Tuesday, May 4, 2010

Creeping Charlie on the Move

Taken with a Canon PowerShot S90.
Creeping Charlie is a type of ground ivy which releases a strong aroma when cut. I rather enjoy mowing my spreading patch of creeping Charlie. The pleasant aroma makes mowing the lawn a little more pleasurable.

Native to Europe, creeping Charlie was intentionally brought to North America by European settlers. Today it is found much of the U.S. and Canada.

Landscapers consider creeping Charlie a lawn weed and not a beautiful wild ground cover. They will expend a lot of energy trying to get rid of it. They often fail. There was a time that they would use repeated applications of 2-4-D in an attempt to eradicate it but that time has past in Ontario.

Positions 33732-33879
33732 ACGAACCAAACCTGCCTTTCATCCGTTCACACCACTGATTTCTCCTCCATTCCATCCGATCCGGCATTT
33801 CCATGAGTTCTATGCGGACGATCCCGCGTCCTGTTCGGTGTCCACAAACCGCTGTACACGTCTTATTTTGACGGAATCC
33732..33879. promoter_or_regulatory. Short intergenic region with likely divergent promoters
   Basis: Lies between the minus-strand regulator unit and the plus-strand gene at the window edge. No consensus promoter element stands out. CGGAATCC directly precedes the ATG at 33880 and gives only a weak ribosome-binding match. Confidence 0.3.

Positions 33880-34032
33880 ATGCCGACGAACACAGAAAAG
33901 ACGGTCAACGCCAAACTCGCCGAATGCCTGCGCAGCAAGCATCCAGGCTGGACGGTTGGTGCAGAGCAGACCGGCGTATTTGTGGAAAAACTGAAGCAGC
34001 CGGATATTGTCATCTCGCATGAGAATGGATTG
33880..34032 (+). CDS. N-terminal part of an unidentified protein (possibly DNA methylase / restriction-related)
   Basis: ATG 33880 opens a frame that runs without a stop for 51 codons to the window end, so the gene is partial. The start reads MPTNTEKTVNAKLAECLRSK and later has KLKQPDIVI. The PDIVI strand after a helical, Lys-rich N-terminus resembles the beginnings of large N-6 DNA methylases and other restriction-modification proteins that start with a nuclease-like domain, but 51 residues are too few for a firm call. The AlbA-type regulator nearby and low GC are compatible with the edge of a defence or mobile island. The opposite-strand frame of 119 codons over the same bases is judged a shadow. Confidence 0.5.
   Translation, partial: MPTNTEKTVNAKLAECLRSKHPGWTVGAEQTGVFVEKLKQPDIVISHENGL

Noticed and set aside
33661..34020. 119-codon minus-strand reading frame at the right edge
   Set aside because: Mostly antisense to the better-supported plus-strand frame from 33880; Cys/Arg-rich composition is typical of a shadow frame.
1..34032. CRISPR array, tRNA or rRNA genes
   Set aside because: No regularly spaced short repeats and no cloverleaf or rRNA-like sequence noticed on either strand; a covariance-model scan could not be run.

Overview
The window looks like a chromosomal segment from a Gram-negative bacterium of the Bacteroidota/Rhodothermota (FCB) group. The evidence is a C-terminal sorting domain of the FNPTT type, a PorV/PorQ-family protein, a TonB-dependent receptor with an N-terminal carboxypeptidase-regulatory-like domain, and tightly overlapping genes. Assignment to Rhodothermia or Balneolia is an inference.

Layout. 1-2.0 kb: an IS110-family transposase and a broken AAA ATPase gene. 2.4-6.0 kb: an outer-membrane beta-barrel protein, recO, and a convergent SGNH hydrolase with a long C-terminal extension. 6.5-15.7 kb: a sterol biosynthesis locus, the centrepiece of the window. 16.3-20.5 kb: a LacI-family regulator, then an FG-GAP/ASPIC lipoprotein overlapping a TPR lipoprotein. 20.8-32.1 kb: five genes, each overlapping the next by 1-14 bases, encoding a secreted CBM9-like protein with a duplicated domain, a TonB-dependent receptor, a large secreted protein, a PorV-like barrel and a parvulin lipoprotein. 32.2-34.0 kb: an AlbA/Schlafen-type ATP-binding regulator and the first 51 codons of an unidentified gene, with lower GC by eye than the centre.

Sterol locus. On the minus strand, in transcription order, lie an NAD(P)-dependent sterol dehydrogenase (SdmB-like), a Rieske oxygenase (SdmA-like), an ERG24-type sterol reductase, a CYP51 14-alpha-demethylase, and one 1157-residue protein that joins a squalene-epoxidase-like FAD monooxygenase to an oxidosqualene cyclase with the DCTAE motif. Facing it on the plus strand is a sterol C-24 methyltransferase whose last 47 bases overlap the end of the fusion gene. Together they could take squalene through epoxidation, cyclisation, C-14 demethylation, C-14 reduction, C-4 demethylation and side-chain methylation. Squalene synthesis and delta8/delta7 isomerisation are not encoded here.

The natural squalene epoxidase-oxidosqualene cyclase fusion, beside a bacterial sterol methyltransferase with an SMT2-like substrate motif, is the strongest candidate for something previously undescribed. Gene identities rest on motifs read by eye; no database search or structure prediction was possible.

The provincial government, backed by medical experts – like the Canadian Cancer Society – believe we should be reducing our exposure to pesticides. Children, who often play on lawns, are particularly susceptible to the potential toxic effects of pesticides. 

Ontario’s pesticides ban came into effect on Earth Day, April 22, 2009. Today, Ontario lawns are home to creeping Charlie and dandelions along with Kentucky bluegrass.

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